Most health professionals feel poorly trained in medical issues related to breastfeeding - in one questionnaire 52% of paediatricians felt that their training was inadequate. 93% of UK medical students would like more breastfeeding education than they receive. The UK World Breastfeeding Trends Initiative Report in 2016 identified insufficient training for health professionals as one of seven key gaps. Apart from seeking to improve local and national training (join our Facebook group to discuss this further), here are some resources to pursue.

E-learning modules:

Healthy Child Programme breastfeeding (or search for breastfeeding on e-learning for health, e-lfh)

Healthy Child Programme formula feeding (or search for formula feeding on e-lfh)

NIFN (National Infant Feeding Network) infant feeding module (also available through ESR, the electronic staff record)

Unicef UK Baby Friendly Initiative e-learning for GPs and Paediatricians. Require subscription (individual or institutional)

A teaching slide deck for pharmacists and counter staff from Wendy Jones

OpenPediatrics hosts a free set of e-learning modules deigned to cover the 3 hours of training needed to work in an UNICEF Baby Friendly Initiative accredited setting - you need to register first and then search for "breastfeeding" to find the 15 modules (called Bella Breastfeeding Provider Training). At completion there is a certificate

Distance learning courses

The Association of Breastfeeding Mothers run high quality distance learning courses for mothers and health professionals - the Foundation Module and Advanced Course.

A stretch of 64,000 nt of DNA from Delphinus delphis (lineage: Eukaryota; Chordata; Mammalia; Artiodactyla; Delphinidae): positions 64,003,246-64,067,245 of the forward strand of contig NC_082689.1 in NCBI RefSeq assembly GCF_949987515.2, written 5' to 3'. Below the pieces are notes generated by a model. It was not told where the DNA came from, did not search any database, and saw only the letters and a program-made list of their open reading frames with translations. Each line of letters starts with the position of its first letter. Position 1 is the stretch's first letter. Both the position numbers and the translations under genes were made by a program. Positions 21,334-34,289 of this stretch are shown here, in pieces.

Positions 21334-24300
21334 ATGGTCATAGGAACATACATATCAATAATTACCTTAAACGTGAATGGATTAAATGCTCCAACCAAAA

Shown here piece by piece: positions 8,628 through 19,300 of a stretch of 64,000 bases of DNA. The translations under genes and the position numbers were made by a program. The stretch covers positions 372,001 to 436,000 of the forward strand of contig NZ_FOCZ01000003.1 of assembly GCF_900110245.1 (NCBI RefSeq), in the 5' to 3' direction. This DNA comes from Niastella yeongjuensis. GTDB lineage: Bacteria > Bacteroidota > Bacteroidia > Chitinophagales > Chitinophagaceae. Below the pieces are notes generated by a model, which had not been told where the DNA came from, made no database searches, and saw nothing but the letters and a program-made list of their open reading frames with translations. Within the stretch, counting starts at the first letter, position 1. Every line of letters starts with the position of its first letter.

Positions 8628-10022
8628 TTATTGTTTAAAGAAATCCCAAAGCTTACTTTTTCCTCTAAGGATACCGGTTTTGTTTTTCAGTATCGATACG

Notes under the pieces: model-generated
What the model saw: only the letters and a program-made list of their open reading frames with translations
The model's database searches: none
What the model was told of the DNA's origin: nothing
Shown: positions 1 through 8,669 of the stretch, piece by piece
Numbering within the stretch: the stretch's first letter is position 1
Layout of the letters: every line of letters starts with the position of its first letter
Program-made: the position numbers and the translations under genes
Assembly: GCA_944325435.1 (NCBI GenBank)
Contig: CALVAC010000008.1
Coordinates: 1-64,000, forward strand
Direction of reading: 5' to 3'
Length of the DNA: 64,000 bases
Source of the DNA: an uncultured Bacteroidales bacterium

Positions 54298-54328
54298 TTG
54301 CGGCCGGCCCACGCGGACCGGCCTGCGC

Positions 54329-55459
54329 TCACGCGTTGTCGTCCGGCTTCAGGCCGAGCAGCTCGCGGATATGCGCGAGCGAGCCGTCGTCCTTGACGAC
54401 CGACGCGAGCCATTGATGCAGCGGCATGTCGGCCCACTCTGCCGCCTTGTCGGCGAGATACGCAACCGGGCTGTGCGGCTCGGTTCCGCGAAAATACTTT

Lactation Consultant

Health Professionals who support breastfeeding families as a significant part of their working practice, or who have qualified as breastfeeding counsellors with lay organisations, or La Leche League leaders in a voluntary capacity, may consider becoming an Internationally Board Certified Lactation Consultant. This involves 90 hours of lactation specific education, 1000 supervised clinical hours and a rigorous examination. Re-accreditation happens every 5 years. See the Lactation Consultant GB website for more advice.

Other Educational Resources

American Academy of Pediatrics Breastfeeding Curriculum - including prepared Powerpoint talks and evaluation tools


Thank you for visiting the Hospital Infant Feeding Network. This website is a repository of relevant knowledge and best practice resources for health professionals. To join the conversation, ask questions and share your experiences please join us on Facebook or Twitter.


We will be running Q&A sessions on various topics, which will be advertised on our social media sites. Please email if you have ideas or want to get more involved. We welcome health professionals passionate about supporting breastfeeding and lactation in the hospital setting to join our steering group, please get in contact if this is you!

You may have noticed that we use 'additive' language on our website to refer to lactation and human milk feeding. This means that we might refer to 'breastfeeding/chestfeeding'. Chestfeeding is a term that some non-binary people use to refer to feeding their child at the chest if the word breast is not congruent with their gender identity. Using additive language helps reduce a feeling of exclusion for non-binary and transgender people, without taking away from the importance of words like breastfeeding and mother. There is a much more detailed description of the additive approach here.

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